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RE: 48-Hour Call for Consensus (CfC): Standing permission to publish Working Drafts of COGA Gap Analysis

From: Matt King <a11ythinker@gmail.com>
Date: Tue, 13 Feb 2018 21:30:44 -0800
To: "'Becky Gibson'" <becky@knowbility.org>, "'Janina Sajka'" <janina@rednote.net>
Cc: "'Accessible Platform Architectures Administration'" <public-apa-admin@w3.org>
Message-ID: <00d001d3a554$f6ab1740$e40145c0$@gmail.com>
+1, I think this important for moving forward efficiently.

 

From: Becky Gibson [mailto:becky@knowbility.org] 
Sent: Monday, February 12, 2018 2:12 PM
To: Janina Sajka <janina@rednote.net>
Cc: Accessible Platform Architectures Administration <public-apa-admin@w3.org>
Subject: Re: 48-Hour Call for Consensus (CfC): Standing permission to publish Working Drafts of COGA Gap Analysis

 

+1  I have no objections to publishing updated working drafts of the Gap Analysis.

 

Becky Gibson





On Feb 12, 2018, at 1:10 PM, Janina Sajka <janina@rednote.net <mailto:janina@rednote.net> > wrote:

 

Colleagues:

This is a Call for Consensus (CfC) to the Accessible Platform
Architectures (APA) Working Group on a request from our Cognitive and
Learning Disabilities (COGA) Task Force for standing permission to
publish updated working drafts of their Gap Analysis. The FPWD of this
documented is here:

 <https://www.w3.org/TR/2017/WD-coga-gap-analysis-20171207/> https://www.w3.org/TR/2017/WD-coga-gap-analysis-20171207/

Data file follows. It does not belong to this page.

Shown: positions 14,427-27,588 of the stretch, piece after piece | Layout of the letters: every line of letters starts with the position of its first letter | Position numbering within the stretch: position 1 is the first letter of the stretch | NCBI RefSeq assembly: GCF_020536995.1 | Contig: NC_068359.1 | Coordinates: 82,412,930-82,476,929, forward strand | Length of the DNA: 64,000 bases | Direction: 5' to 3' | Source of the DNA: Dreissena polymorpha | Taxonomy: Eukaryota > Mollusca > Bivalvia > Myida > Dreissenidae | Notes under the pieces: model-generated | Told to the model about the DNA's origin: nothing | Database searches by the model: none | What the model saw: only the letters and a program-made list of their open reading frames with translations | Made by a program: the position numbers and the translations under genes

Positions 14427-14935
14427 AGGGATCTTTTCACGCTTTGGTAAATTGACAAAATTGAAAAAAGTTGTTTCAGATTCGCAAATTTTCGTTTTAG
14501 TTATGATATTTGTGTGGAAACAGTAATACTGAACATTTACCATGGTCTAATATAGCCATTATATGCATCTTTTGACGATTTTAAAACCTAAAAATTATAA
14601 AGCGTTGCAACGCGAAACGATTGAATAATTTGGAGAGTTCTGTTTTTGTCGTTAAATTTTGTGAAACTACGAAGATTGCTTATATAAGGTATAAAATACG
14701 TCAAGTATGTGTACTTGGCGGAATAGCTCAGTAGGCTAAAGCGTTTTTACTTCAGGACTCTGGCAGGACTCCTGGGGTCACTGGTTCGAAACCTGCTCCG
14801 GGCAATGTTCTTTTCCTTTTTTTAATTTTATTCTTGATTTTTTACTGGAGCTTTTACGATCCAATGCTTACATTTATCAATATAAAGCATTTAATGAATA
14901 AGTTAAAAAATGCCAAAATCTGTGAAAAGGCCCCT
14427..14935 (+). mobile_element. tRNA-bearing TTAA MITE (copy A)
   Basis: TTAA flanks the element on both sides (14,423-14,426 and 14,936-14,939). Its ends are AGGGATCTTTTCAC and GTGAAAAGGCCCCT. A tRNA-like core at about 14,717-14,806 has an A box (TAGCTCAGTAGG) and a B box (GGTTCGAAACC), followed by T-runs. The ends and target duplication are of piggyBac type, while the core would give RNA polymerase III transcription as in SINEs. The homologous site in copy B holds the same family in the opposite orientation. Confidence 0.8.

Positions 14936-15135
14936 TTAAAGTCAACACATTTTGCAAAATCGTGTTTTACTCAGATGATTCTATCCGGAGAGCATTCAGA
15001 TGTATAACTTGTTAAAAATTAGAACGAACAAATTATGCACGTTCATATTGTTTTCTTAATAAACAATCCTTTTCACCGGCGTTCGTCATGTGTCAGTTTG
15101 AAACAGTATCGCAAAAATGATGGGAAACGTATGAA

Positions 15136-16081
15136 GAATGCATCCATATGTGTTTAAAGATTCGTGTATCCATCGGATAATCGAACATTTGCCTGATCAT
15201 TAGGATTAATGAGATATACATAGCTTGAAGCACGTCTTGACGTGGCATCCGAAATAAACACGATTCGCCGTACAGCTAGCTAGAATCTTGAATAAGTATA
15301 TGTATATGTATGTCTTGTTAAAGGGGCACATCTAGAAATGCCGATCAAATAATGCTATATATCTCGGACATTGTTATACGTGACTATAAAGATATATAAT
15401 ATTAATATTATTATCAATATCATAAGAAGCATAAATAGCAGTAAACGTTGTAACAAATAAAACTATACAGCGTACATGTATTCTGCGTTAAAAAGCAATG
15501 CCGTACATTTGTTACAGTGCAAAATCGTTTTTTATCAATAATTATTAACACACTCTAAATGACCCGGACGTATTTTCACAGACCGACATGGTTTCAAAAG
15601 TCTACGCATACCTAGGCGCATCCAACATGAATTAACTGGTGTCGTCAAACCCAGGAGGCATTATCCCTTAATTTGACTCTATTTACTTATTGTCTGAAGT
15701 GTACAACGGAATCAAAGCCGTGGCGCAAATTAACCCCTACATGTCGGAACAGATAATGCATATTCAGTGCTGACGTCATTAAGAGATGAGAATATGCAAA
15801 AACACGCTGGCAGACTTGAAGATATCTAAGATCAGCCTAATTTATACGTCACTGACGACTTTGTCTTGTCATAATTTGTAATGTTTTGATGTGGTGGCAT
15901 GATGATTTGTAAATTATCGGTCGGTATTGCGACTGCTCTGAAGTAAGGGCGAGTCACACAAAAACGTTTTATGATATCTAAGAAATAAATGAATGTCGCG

Note that the standing permission being requested applies only to
updated Working Drafts of this document. COGA understands it will need
explicit authorization from AG and APA before finalizing this document
as a W3C Note.

COGA has further agreed to produce a list of substantial changes
to each version of the document published under this standing permission grant.

Please also recall that the COGA Task ForceF is a joint Task Force of AG-WG
and APA. A parallel CfC was conducted in the Accessible Guidelines
(AG-WG) Working Group, though we failed to conduct our APA CfC on this
question in the same timeframe as AG-WG--as had been our intent.

 <https://lists.w3.org/Archives/Public/w3c-wai-gl/2018JanMar/1126.html> https://lists.w3.org/Archives/Public/w3c-wai-gl/2018JanMar/1126.html

APA members who are also AG members and who responded to the AG CfC on
this question should ALSO respond here.

*       ACTION TO TAKE

This CfC is now open for objection, comment, as well as statements of
support via email. Silence will be interpreted as support, though
messages of support are certainly welcome.

If you object to this proposed action, or have comments concerning this
proposal, please respond by replying on list to this message no later
than 23:59 (Midnight) Boston Time, Sunday 18 February.

Janina

------------------------------------------------------------------------------

Janina Sajka

Linux Foundation Fellow
Executive Chair, Accessibility Workgroup:               <http://a11y.org/> http://a11y.org

The World Wide Web Consortium (W3C), Web Accessibility Initiative (WAI)
Chair, Accessible Platform Architectures               <http://www.w3.org/wai/apa> http://www.w3.org/wai/apa



Here is my proposed feedback to the Timed Text Working Group:

 

<draft-feedback>

 

1.	While we appreciate that  <https://www.w3.org/TR/ttml-imsc1.1/> TTML Profiles for Internet Media Subtitles and Captions 1.1 is depending on  <https://www.w3.org/TR/ttml2/> Timed Text Markup Language 2 (TTML2), it should still include an introduction that guides the reader to a better understanding of its content.  Such an introduction could respond to the following questions:

a.	Why are profiles needed for text-only and image-only captions/subtitles?
b.	What are typical use cases for a image-only captions/subtitles?
c.	What is the purpose of a presentation processor, and a transformation processor?